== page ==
The Registered Master Builders Carters 2015 Apprentice of the Year competition is soon to commence. With entries opening in April, regional judge Noel Stafford offers potential competitors an insider view on what the judges are looking for.
Last year, the annual competition saw more than 130 apprentices take part in competing for the nationally-renowned title of the Apprentice of the Year. The hotly contested title stands the apprentice and their employer in good stead with their peers, as well as gaining significant recognition in the public eye.
Mr Stafford, from the Building and Construction Industry Training Organisation (BCITO), is one of three judges from the Southern region competition.
The judging panel also consists of representatives from Carters and Registered Master Builders, all of whom are experienced and knowledgeable professionals from within the industry, and who have an eye for detail. But what exactly do they look for in a winning apprentice?
“We’re looking for an apprentice that presents themselves well, has good communication skills, and has pride in their work,” Mr Stafford says. “They need to have good knowledge of the building trade, regulations and products.
“With entries submitted online these days, it’s also important for the apprentices to be familiar with technology and have a good level of knowledge about IT,” he says.
As part of the entry to Apprentice of the Year, the judges put the apprentices through their paces, including a pre-assessment, an interview and also a site inspection to view the entrant’s practical skills.
“We have a look at apprentices’ tool kits, ensuring that they’re well maintained. We also assess the current project the apprentice is working on, and expect them to have a good level of knowledge regarding this.
“Finally, we also take into account their worksite, checking that it’s tidy and up to Health and Safety Standards,” he says.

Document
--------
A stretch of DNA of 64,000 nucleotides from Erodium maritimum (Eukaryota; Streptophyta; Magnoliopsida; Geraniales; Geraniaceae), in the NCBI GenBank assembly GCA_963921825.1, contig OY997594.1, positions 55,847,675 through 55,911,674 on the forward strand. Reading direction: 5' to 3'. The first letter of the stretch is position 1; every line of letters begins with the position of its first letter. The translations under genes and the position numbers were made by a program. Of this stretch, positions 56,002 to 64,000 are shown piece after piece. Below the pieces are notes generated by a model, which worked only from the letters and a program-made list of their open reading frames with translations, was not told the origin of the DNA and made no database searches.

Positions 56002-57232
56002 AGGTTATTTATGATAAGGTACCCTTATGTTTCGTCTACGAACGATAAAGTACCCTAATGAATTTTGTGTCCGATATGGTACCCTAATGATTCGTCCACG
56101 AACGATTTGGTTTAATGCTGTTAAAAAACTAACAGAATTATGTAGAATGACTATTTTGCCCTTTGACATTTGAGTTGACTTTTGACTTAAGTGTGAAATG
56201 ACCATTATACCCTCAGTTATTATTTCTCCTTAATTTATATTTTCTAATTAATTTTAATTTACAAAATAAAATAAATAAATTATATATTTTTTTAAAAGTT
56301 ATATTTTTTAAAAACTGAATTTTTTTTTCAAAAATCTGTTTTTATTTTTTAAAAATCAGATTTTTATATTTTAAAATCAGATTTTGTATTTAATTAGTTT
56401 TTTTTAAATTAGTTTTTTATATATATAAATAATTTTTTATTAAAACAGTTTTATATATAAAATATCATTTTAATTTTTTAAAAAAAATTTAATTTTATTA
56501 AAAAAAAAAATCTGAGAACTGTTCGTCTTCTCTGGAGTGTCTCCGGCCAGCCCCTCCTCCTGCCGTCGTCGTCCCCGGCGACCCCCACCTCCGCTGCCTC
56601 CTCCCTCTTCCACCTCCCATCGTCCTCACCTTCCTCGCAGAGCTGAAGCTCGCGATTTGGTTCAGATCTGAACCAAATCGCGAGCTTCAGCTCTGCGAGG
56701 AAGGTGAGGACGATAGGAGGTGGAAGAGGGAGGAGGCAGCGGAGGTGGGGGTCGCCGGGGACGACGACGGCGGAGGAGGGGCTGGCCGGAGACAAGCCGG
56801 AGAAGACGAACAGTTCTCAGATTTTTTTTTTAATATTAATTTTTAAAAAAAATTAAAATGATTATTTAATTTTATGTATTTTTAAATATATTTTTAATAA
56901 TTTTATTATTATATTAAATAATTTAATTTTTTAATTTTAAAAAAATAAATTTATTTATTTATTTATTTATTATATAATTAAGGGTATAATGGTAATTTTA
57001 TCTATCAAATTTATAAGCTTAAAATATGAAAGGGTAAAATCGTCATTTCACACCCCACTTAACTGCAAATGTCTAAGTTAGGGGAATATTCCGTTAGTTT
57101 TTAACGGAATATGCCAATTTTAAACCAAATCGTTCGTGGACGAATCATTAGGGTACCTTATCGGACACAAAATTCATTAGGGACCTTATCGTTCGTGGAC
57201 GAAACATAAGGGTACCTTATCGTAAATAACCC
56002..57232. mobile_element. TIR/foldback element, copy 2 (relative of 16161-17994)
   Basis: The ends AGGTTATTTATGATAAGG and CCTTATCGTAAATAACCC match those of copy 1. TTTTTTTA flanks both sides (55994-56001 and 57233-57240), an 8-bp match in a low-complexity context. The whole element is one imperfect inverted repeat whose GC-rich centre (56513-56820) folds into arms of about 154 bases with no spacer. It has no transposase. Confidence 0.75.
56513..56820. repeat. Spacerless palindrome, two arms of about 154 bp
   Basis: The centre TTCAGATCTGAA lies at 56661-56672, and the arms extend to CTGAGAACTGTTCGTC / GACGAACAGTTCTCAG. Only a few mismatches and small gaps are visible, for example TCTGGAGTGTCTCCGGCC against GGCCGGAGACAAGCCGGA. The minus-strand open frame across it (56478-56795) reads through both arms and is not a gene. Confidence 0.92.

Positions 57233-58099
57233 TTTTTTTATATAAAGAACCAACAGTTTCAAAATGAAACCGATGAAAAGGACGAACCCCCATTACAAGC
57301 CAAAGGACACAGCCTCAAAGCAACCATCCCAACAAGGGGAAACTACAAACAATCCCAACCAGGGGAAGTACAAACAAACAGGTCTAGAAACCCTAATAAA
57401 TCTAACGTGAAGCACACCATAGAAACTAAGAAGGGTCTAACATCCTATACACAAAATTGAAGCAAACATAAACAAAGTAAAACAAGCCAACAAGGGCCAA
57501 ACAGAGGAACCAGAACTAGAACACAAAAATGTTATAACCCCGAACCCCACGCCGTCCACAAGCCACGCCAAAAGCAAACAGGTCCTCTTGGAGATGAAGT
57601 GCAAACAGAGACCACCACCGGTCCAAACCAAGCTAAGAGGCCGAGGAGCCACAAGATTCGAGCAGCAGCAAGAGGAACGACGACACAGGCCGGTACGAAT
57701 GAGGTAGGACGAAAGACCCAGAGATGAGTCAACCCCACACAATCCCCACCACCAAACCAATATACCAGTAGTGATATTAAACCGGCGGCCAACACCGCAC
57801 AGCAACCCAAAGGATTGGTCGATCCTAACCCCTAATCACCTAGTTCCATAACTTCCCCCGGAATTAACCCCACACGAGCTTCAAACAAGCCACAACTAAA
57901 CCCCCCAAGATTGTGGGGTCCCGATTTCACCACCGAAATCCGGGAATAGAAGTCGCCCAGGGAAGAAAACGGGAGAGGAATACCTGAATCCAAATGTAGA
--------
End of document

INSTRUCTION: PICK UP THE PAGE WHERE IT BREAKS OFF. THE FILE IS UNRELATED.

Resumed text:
“We like to talk to their peers at the worksite. It’s a good way to see how they work within a team environment and see how independent they can be.
“We also like to speak with the site foreman to hear their thoughts on how the apprentice is doing, and how they cope with different working situations.”
The judges have seen a high standard of work year after year, and will not be expecting anything less this time around.
“Winning apprentices must tick all the boxes. They need to have pride in their work, a good skill set, be well respected and confident,” Mr Stafford says.
Registered Master Builders chief executive David Kelly was thrilled to see more than 130 people stepping up to compete.
“All the apprentices that took part in the competition did themselves proud, especially our national finalists, proving our industry is in good stead with an impressive bunch of future leaders,” he says.
Mr Stafford wishes all contestants the best of luck this year, and passes on a few words of wisdom.
“My advice to contestants this year is to be prepared and back yourself. Remember that all the competitors are in the same boat as you, so try not to get too nervous.”
The Registered Master Builders Apprentice of the Year competition is made possible thanks to principal sponsor Carters, the Building and Construction Industry Training Organisation (BCITO), and supporting sponsor the Ministry of Business, Innovation and Employment (MBIE).